Peter Sarsgaard in the episode "Six Minutes"

But, back to the series as a whole, I have one major question: if the show had really been as bad as people say it was, then why would it have experienced the backlash that it did? If people hated the show, then why would they have been so shocked and devastated when the case was not immediately solved? If they were not invested in these wonderful, well-rounded characters then how could the finale have garnered such a strong reaction? It makes me think of the hatred of the films of M. Night Shyamalan. If Shyamalan were just a hack director with no talent (and I’m not necessarily saying he’s not) then his films would just be ignored and acknowledged as bad, but innocuous. The reason that Shyamalan’s films are so wonderfully celebrated as being awful is because of his initial success. If not for The Sixth Sense, no one would care about how bad The Happening was. The finale let people down, and that’s fine. I disagree and thought it was brilliant, but I’m not going to discount the fact that people didn’t enjoy the finale and do not intend to put down any other viewer's opinion. But just as we shouldn’t let Shyamalan’s many, many, many, many, many, many failures blemish the fact that The Sixth Sense is a pretty brilliant film, the first season finale should not define The Killing in the way that it truly has. While it has generally been acknowledged that there are times when a show “jumps the shark,” I cannot think of any other show where a single episode so completely reversed any goodwill that critics had towards the series. It’s a true anomaly.

Brandon Jay McLaren as one of the initial suspects in Season 1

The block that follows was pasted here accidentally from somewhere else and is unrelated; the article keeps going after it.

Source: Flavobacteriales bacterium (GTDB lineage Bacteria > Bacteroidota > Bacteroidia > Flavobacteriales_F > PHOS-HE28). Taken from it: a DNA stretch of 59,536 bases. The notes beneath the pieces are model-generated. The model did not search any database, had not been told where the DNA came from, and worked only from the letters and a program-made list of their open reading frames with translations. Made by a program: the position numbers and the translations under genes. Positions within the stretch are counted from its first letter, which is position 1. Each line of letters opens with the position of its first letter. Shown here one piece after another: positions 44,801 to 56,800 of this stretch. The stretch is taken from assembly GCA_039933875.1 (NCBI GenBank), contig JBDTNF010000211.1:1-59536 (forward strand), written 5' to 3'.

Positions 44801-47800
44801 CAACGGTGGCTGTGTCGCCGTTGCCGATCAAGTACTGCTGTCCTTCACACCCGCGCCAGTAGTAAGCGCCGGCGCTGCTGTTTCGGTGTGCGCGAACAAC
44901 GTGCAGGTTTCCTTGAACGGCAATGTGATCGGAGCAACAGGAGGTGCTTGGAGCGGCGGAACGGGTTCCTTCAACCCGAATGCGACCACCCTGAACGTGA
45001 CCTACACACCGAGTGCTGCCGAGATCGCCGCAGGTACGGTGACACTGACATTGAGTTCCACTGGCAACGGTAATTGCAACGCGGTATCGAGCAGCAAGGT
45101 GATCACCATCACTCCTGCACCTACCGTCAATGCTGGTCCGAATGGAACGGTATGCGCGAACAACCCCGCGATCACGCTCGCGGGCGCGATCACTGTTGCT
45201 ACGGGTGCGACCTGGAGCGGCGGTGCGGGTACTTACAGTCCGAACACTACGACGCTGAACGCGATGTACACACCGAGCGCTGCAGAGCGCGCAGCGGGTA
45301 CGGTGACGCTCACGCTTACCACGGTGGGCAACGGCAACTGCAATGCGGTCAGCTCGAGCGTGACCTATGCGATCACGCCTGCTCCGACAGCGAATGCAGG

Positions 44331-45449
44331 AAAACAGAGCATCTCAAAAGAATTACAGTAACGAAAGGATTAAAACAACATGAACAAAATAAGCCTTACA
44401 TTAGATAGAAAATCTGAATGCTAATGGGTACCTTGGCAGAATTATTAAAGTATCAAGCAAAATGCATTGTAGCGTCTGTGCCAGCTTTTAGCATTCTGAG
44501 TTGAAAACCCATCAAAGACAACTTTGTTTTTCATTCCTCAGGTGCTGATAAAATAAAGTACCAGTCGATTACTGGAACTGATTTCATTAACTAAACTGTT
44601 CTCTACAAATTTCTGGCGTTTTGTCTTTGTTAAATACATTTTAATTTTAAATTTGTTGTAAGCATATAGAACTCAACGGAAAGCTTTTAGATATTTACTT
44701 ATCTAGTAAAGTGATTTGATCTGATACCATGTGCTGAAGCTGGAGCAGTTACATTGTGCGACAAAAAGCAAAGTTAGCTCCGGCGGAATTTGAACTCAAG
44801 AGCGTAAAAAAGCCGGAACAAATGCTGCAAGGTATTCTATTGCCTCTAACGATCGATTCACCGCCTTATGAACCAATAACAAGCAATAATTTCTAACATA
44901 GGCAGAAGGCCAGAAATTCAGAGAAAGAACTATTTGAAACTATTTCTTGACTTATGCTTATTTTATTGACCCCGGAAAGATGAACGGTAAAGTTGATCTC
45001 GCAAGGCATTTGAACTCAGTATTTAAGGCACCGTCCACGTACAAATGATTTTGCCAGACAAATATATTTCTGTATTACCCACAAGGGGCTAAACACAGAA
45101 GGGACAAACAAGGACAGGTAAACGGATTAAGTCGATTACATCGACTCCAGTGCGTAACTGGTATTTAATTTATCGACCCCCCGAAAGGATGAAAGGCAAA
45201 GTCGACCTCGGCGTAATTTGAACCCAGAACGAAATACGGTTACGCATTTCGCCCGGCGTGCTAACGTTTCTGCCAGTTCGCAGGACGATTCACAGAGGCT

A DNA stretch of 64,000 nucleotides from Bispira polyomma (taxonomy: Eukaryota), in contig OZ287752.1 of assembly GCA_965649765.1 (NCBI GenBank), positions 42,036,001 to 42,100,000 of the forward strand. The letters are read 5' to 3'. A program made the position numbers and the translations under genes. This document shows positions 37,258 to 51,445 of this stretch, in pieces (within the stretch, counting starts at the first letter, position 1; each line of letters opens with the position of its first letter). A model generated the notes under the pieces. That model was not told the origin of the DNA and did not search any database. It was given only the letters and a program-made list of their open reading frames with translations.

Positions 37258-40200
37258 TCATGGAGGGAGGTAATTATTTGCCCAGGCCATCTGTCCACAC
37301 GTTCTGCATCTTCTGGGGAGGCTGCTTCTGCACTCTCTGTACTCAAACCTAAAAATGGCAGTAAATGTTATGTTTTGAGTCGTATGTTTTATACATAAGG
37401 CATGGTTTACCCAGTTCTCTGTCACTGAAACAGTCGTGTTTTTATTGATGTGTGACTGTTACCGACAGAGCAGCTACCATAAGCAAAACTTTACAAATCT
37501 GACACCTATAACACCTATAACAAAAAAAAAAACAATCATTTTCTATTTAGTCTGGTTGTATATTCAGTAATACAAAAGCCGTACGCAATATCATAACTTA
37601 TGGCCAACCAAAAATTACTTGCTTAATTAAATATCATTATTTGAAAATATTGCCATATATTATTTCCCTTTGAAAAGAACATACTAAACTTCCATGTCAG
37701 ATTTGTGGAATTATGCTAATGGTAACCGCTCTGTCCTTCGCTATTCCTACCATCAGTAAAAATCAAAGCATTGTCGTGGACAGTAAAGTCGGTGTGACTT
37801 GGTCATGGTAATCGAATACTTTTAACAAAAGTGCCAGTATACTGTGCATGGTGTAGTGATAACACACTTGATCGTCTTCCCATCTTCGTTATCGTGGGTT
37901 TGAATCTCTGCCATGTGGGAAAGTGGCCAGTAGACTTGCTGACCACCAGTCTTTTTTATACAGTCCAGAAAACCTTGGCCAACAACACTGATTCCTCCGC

This whole incident speaks to the power of a critic. I think that critics are important, as discussion of the arts is always important, and reviews encourage that. But critics hold immense power—a poor review can kill a show. Just as a positive review can make a show. This becomes dangerous when a critic’s response so clearly dictate’s a supposedly autonomous audience’s response. Which is why I encourage you to not just take my word for it—watch The Killing. And if you hate it that’s fine. But watch it with an open mind.

The show is, actually, not dead yet. Someone at Netflix clearly loves this show, as Netflix has picked the show up for a fourth and final season, marking it the second time the show has been canceled and then renewed. Indeed, The Killing seems to be a show that can’t be killed. And the two main actors from the series-- Enos and Kinnaman-- have been seeing a tremendous amount of success in the show's wake, which is well-deserved considering their incredible performances. I for one am excited for what the fourth season will bring, and am looking forward to more episodes to spend with Linden and Holder (seriously, their friendship and partnership is really important to me).  My hope is that, with the show existing on Netflix, it will allow for newer audiences to experience the show without the swarm of hatred surrounding it. Perhaps history will be kind to The Killing. I certainly hope so.

Linden and Holder interview a suspect in undoubtedly the brightest-lit shot in the series. Yeah, that's Kacey Rohl from Hannibal. Seriously, the cast is great and you should watch this show.